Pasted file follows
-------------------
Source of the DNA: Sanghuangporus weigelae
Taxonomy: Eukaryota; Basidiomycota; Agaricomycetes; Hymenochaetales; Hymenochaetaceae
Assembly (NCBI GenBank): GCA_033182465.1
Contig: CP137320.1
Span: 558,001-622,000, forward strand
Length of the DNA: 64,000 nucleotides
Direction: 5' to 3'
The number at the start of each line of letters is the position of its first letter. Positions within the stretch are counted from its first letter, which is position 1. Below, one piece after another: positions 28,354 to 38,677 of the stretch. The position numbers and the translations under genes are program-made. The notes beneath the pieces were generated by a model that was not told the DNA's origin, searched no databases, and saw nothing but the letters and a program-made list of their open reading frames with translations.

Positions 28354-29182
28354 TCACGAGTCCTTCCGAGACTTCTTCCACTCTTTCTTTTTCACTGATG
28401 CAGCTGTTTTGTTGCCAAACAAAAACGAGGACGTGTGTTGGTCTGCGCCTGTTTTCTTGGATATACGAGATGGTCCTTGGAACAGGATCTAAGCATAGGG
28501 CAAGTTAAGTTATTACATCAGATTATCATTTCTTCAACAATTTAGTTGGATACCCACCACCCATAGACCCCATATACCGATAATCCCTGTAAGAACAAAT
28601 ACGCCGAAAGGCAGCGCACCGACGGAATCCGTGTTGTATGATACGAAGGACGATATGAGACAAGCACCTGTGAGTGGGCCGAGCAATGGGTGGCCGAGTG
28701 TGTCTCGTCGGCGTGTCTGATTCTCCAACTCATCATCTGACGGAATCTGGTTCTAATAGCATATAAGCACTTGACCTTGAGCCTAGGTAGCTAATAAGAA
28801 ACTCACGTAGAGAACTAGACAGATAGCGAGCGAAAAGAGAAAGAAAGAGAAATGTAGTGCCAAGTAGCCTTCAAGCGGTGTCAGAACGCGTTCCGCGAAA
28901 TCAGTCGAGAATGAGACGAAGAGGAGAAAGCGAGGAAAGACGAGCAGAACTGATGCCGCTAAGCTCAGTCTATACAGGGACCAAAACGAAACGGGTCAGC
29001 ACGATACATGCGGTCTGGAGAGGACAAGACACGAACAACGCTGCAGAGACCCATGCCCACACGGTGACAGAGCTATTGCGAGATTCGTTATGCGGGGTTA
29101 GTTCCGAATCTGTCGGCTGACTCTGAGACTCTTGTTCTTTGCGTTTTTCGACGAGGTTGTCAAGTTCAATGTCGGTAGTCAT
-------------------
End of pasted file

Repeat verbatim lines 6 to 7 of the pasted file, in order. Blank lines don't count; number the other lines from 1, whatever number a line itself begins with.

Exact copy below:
Length of the DNA: 64,000 nucleotides
Direction: 5' to 3'